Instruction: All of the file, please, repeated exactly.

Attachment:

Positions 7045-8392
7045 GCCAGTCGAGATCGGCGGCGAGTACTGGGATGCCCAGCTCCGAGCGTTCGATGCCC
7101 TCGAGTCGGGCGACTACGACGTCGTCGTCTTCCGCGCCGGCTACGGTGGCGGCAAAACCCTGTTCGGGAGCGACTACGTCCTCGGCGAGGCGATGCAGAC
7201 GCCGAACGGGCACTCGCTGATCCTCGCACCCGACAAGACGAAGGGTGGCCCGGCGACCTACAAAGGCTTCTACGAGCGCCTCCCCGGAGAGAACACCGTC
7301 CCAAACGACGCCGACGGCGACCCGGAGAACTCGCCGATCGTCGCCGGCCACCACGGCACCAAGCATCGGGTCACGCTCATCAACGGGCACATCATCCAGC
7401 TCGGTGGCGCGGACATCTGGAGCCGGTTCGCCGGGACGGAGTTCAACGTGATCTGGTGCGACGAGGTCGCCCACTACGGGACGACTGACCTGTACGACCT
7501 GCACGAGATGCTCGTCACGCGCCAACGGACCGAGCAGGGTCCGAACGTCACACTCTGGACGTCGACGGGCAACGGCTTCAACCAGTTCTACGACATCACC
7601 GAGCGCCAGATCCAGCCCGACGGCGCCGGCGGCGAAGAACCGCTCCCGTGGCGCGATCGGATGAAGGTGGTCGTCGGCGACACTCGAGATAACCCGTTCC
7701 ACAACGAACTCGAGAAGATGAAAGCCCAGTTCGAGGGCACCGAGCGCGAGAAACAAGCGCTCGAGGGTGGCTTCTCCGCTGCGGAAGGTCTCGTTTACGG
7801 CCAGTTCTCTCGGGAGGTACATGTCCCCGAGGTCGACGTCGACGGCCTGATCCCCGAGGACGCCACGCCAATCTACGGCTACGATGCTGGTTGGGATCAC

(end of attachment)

Positions 7045-8392
7045 GCCAGTCGAGATCGGCGGCGAGTACTGGGATGCCCAGCTCCGAGCGTTCGATGCCC
7101 TCGAGTCGGGCGACTACGACGTCGTCGTCTTCCGCGCCGGCTACGGTGGCGGCAAAACCCTGTTCGGGAGCGACTACGTCCTCGGCGAGGCGATGCAGAC
7201 GCCGAACGGGCACTCGCTGATCCTCGCACCCGACAAGACGAAGGGTGGCCCGGCGACCTACAAAGGCTTCTACGAGCGCCTCCCCGGAGAGAACACCGTC
7301 CCAAACGACGCCGACGGCGACCCGGAGAACTCGCCGATCGTCGCCGGCCACCACGGCACCAAGCATCGGGTCACGCTCATCAACGGGCACATCATCCAGC
7401 TCGGTGGCGCGGACATCTGGAGCCGGTTCGCCGGGACGGAGTTCAACGTGATCTGGTGCGACGAGGTCGCCCACTACGGGACGACTGACCTGTACGACCT
7501 GCACGAGATGCTCGTCACGCGCCAACGGACCGAGCAGGGTCCGAACGTCACACTCTGGACGTCGACGGGCAACGGCTTCAACCAGTTCTACGACATCACC
7601 GAGCGCCAGATCCAGCCCGACGGCGCCGGCGGCGAAGAACCGCTCCCGTGGCGCGATCGGATGAAGGTGGTCGTCGGCGACACTCGAGATAACCCGTTCC
7701 ACAACGAACTCGAGAAGATGAAAGCCCAGTTCGAGGGCACCGAGCGCGAGAAACAAGCGCTCGAGGGTGGCTTCTCCGCTGCGGAAGGTCTCGTTTACGG
7801 CCAGTTCTCTCGGGAGGTACATGTCCCCGAGGTCGACGTCGACGGCCTGATCCCCGAGGACGCCACGCCAATCTACGGCTACGATGCTGGTTGGGATCAC